Heading into 2010, most financial analysts and investment professionals seem to agree on two things: We’re no longer on the brink of another Great Depression, and there won’t be another 60 percent surge in the stock market anytime soon. Beyond that, things get a little hazy.
For unemployed Americans, searching the Web for jobs is about as key to starting the day as a cup of coffee. Indeed, some 11 million new positions appeared online in the first half of 2009 – plenty more than the 7 million-plus lost since the recession began.
Millions of Americans may look back on 2009 as the year they froze like deer in headlights – and made money by standing still. Since the market bottomed out in March, some who sat on their hands have done surprisingly well. As of today, an investor with all her stocks in an S&P 500 index fund would be up a healthy 20 percent for the year – and more than 60 percent since March.
The Internal Revenue Service for the first time will require the nation's approximately 1 million tax preparers to register with the federal government, with a large percentage of them having to pass competency tests and stay up-to-date on tax laws by taking 15 hours of classes a year.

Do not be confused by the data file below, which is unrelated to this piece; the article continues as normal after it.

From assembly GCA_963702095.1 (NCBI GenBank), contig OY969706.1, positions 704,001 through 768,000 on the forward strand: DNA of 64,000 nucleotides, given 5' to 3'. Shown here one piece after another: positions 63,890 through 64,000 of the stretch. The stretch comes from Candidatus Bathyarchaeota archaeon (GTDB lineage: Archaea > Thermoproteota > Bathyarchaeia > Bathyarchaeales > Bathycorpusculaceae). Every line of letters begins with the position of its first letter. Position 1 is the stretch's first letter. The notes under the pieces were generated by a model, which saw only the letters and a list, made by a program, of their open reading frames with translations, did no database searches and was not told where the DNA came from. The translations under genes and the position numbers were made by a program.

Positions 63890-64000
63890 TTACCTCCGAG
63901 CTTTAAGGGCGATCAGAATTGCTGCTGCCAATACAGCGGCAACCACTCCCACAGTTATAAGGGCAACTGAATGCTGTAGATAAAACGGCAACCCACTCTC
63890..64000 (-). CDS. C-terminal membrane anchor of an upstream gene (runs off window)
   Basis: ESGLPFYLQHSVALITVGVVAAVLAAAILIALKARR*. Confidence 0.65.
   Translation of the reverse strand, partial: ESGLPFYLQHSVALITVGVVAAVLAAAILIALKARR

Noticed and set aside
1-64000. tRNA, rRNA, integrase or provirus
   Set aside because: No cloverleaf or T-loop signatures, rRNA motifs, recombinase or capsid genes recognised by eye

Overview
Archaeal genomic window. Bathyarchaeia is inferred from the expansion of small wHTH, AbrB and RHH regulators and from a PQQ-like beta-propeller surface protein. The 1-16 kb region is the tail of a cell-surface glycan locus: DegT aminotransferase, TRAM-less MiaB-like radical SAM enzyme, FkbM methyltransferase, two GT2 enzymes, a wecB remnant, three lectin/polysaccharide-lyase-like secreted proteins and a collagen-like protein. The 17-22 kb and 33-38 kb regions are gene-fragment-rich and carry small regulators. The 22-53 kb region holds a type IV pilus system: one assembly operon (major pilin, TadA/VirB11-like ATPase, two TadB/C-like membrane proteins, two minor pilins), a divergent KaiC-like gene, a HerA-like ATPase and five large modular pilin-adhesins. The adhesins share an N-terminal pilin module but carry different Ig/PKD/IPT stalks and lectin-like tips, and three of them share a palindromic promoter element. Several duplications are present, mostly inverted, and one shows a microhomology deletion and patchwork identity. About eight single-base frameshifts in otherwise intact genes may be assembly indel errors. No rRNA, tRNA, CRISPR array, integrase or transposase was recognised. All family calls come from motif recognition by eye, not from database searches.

As years go, 2010 is on course to be a blockbuster for retirement-account owners. Starting in January, all Americans who own a traditional IRA — not just those who have modified adjusted gross income under $100,000 — will be able to convert their accounts to a Roth IRA.
As anyone devoted to the rituals of swirl, sniff and sip can attest, 2009 was a very good year for bargain hunters – whether they’re newbie collectors who rarely pay more than $50 for a bottle, or seasoned wine geeks who write six-figure checks for pristine cases of the rarest old first-growth Bordeaux and Burgundy.
A year ago, with the markets and the economy in meltdown, the SmartMoney Power 30 was full of the usual cast of government giants and Wall Street heavyweights: Ben Bernanke, Timothy Geithner, Warren Buffett. But as the U.S. moves into a new phase, a time of slow but seemingly steady recovery, some of the biggest players might seem more on the fringe – academics, advisers, even a lobbyist.